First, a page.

The Unravelling of Future Claims Organizations

These change drivers and force multipliers are forcing insurers to design an overarching future-proof claims application landscape that is intelligent, agile, and scalable. The future claims systems will be enabled by several of the emergent technologies. To support the changing business models, risk landscape and technologies, the claims organizations are reinventing their operating models and the supporting application landscape.

Insurers are embracing an API-first model while redesigning their applications and interfaces to architect a plug-and-play operating mechanism to enable claims as a service operating model. The success of open banking is nudging insurance companies to inherit open insurance models. Open insurance facilitates newer customer engagement and improves operational metrics. Insurers are forging new partnerships with many other stakeholders to create various digital ecosystems for the safety, experience, and transformation of end-customers. They are consenting to share data among other ecosystem partners for providing additional services to customers. As these digital ecosystems mature, the insurance products are forecasted to transform into parametric and invisible contracts that facilitate event triggered claim settlements. Towards this destination, the claims organizations are shifting from paper-based, manually intensive, and company-focused traditional processes to digital, intelligent, automated, ecosystem-driven, and customer-centric processes. The emergence of 4IR technologies and the growing capacity to sense, generate, transmit, store, retrieve, and analyze data to predict and act is revolutionizing the way every business process is handled both internally and externally.

Re-organizing Claims Functions

The growth of connecting technologies such as internet-of-things (IOT), telematics, and 4G networks, in addition to geographical information systems and artificial intelligence, has significantly improved the risk prediction capability. This has become a key factor while redesigning the claims function. These technologies are upending the traditional methods in which risk has been perceived and managed by insurers. They are enabling insurers to leverage the streaming data deluge to continuously monitor the risk faced by the subject of insurance. Insurers who always depended on post-loss data and several correlative associations to ascertain how risk could manifest in the future, are now able to get access to the real-time causal associations. Hence, the risk management function is getting skewed to the front even before the risk manifests.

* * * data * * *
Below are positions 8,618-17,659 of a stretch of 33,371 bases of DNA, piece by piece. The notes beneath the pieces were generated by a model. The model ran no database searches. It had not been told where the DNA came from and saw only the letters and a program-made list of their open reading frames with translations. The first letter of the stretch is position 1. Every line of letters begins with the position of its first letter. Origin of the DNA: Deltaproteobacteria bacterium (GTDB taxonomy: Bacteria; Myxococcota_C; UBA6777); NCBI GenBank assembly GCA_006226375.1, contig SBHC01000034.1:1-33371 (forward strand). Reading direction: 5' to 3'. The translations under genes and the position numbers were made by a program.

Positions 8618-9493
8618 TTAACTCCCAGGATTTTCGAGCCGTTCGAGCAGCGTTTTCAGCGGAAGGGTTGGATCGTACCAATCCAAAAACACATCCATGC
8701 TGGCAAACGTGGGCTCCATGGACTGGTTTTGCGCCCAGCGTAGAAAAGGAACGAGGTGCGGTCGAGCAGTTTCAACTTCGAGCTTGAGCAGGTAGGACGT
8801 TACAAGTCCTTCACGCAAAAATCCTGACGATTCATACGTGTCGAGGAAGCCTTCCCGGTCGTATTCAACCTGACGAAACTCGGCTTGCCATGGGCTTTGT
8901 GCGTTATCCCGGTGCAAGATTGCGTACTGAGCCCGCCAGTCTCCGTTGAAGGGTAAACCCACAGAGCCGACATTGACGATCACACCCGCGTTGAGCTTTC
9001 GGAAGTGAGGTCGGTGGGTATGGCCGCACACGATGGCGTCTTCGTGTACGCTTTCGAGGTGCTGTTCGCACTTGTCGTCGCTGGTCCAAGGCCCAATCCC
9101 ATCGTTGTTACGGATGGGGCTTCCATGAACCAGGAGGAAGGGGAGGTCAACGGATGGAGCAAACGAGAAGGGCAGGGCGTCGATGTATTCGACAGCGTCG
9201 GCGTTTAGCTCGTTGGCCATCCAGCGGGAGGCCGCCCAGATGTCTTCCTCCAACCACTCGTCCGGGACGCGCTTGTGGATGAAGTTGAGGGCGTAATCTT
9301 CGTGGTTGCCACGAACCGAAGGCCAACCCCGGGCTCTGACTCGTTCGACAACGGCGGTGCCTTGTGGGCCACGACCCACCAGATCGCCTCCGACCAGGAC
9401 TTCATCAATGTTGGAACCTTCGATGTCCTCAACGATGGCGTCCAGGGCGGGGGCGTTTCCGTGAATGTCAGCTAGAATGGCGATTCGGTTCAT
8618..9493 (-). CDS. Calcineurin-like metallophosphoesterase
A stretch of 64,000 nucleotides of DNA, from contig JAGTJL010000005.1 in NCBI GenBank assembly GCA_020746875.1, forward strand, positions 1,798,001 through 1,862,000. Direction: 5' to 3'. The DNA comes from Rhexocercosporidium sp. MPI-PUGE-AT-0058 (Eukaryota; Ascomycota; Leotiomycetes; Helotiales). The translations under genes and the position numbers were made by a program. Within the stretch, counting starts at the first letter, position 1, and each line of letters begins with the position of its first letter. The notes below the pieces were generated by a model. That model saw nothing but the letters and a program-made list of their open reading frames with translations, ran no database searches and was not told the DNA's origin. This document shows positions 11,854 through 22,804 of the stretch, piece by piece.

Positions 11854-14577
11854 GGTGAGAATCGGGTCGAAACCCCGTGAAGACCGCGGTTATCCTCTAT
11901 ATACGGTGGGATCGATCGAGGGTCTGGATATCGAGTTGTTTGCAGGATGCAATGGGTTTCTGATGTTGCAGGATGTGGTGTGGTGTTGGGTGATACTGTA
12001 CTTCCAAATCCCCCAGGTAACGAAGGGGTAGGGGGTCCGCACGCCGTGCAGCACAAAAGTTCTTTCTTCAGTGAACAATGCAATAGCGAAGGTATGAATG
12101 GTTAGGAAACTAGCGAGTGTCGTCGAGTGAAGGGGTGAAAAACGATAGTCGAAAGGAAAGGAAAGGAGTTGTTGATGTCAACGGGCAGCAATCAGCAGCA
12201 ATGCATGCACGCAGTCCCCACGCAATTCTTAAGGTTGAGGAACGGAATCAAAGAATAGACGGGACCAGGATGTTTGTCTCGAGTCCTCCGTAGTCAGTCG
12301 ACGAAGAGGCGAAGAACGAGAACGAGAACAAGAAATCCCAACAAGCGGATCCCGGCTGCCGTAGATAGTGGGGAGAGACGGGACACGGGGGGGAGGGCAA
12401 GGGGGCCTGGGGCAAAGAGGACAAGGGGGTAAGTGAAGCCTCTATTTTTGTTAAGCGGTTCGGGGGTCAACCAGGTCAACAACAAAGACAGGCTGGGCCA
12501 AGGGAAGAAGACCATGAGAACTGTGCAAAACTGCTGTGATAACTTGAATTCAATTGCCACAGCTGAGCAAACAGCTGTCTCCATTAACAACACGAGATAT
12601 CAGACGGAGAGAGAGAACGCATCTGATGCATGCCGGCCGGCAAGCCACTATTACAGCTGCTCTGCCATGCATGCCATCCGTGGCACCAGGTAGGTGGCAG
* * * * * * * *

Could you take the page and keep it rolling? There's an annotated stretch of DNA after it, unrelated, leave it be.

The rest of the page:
The pre-loss activity that includes proactively engaging with the customers to monitor, prevent, mitigate, and minimize leakage is branching out as a new function in the claims value chain. Insurers are establishing a strategic partnership with several other stakeholders to build a risk-prevention connected ecosystem that focuses on containing risks before they turn into a loss. The at-loss function which is oriented towards providing support and assistance after the occurrence of a risk event is not a new one. However, this function is taking a new shape due to the proliferation of technologies of convenience such as smartphones, cloud, video streaming, analytics, artificial intelligence. These technologies are empowering the customers with several ways to connect with the insurers and in turn the insurers to provide 24×7, real-time, contextual, and frictionless support to customers for intimating the loss and getting required assistance. In sum, the demand for the experience and how it is staged have both increased exponentially.

The post-loss remediation function that focuses on loss indemnificationis the oldest and has always invited the attention of insurers from an inside-out perspective. This function is now going through several strategic changes. Driven by the shortage of adjusters, insurers are exploring options for outsourcing granular functions. Insurers who are in short of adjusters are starting to participate in crowd sourcing and on-demand platforms that handle claim investigation. Those who are having excess capacity are contemplating on uberizing it to monetize by offering claims adjuster as a service. For catering to the post-loss, insurers have traditionally created and operated an ecosystem. The ecosystems are now becoming extensively digital, API-driven, and cater to a whole gamut of services.